“I have some news of our mutual friends, that you will be pleased to hear,” the Colonel said, the first time they met at his table.
“You mean the Dashwoods, I presume?”
“Indeed. My dear friend, General Fitzwilliam, is courting Miss Dashwood.”
“I am very pleased to hear it,” Edward said, only partially surprised to find that he meant it. “I myself have recently begun a courtship.”
“And who is the young lady?”
“Her name is Fanny Price. She is currently visiting her family in Portsmouth, but she lives at Mansfield Park in Northamptonshire with her aunt and uncle.”
“Mansfield Park? Is that not Sir Thomas Bertram’s seat?”
“Yes, he is her uncle. Do you know him?”
“Only by reputation, though I believe my late uncle was a friend of his father’s.”
Edward threw himself into the work of the parish, grateful for Colonel Brandon’s guidance. The Colonel still rode over to Barton Park with some regularity, as much because he knew the General would be more inclined to write to Miss Dashwood than himself, as because he hoped for word of Miss Bennet. The Dashwoods had all been pleased to hear of Mr Ferrars’ courtship, though they might be forgiven for being pleased that they were unlikely to meet him soon. After one of these trips he brought back a letter for his friend.
“Ah, there you are, Ferrars.”
“Brandon! I had not expected to see you till the day after tomorrow.”
“Miss Dashwood received a letter from her brother that she believes was ultimately intended for you.”
He was surprised, but took the letter and then asked his friend’s advice. Brandon, once understanding the matter, encouraged him to reconcile with his family.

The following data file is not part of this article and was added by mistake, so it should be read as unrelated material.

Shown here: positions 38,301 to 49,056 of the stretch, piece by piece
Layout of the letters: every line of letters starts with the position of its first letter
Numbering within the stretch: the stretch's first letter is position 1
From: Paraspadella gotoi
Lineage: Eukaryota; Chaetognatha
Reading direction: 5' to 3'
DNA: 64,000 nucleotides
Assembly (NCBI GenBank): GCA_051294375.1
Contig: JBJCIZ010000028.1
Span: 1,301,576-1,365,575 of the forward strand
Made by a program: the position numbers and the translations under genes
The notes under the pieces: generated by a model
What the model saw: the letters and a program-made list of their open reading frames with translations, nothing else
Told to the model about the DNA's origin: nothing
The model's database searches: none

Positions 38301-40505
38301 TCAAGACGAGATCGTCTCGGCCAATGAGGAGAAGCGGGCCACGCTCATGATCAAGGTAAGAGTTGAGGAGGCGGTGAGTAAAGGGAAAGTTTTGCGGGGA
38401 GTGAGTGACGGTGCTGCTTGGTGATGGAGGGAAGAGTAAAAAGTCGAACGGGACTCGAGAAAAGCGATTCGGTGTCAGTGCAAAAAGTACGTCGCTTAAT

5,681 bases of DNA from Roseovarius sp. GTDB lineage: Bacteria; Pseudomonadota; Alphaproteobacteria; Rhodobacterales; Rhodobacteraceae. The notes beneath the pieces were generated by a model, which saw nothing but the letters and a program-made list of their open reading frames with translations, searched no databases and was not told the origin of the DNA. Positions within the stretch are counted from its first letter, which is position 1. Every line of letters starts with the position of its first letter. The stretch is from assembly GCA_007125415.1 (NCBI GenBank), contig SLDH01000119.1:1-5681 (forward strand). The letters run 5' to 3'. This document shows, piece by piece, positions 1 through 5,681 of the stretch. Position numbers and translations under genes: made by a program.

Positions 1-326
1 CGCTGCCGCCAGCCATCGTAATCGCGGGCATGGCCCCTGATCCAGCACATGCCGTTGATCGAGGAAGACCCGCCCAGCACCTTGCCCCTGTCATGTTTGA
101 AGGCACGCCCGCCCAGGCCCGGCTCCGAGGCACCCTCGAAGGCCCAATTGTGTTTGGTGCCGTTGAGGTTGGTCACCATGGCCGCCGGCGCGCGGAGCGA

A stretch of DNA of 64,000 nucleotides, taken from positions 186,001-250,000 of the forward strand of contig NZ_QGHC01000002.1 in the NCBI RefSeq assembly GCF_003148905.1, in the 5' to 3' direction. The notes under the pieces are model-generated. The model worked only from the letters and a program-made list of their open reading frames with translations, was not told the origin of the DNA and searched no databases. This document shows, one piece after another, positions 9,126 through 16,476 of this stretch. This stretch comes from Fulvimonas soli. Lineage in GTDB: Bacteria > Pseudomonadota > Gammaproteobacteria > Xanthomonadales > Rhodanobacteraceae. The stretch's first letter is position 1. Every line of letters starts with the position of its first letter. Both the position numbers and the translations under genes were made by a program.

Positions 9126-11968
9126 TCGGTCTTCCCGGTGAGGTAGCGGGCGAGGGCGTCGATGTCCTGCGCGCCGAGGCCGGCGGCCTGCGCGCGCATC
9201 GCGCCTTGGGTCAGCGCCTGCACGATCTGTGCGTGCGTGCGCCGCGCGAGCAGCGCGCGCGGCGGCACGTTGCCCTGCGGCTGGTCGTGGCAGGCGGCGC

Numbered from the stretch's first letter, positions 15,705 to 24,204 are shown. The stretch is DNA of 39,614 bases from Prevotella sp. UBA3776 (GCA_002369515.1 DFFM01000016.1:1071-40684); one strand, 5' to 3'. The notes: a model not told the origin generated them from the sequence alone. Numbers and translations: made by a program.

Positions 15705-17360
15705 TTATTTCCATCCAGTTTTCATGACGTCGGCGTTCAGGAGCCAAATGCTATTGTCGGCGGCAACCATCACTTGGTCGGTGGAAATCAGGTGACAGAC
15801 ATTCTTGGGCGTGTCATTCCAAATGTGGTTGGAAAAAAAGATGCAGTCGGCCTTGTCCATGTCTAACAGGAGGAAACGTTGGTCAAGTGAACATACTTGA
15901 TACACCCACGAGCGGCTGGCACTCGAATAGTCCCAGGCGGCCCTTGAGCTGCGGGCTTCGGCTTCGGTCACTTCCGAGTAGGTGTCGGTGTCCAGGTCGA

“After all, they may be inclined to aid you in some way, which could only benefit your Miss Price.”
“I am not certain I could write an appropriate letter, as Mr Dashwood suggests I do.”
“Perhaps a trip to Portsmouth for Miss Price’s assistance is in order?”
“Or maybe I should go see my mother in town.”
“That would probably be better, but you should be sure to spend some time in Portsmouth on your way up and down.”
Considering the matter quite settled, Edward began to plan his trip.
We are all safely arrived in town. I miss you already and have only left you a few hours ago. I have no doubt that the ladies will write of their plans to you, but it appears each house requires a Bennet at all times. Jane will come to us, Mary to the Gardiners, and Kitty to Anne and the drawing master she intends to hire. Half way through the season Jane will move to Anne, Kitty to the Gardiners, and Mary to us. Is this not a good plan? I think it excellent and would like to take the credit, but it seems Miss Dashwood was the one who thought of it. Apparently Kitty is a natural artist and will do very well with some instruction. Mary, of course, is required for Georgiana and Miss Marianne's musical endeavours. I need not explain Jane's appeal to you, who will suffer most from this parting.
I know you will soon be here to shop, but I wish to have you beside me as my wife already. Is it too late to make a quick trip to Scotland?
My dear Elinor,
I am safely arrived in town and have reported to the War Office. I begin training tomorrow. It's an important task, but not one I relish. Now that I have you, I should not wish to risk myself on the battlefield. I'm not sure that I could, after the horrors of my last campaign, but I no longer desire to. I have not yet decided whether or not to resign my commission. I know you said not to dwell on such thoughts yet, but I cannot help it. It would be an easy decision were I not based in London. Well, we shall cross that bridge when we come to it.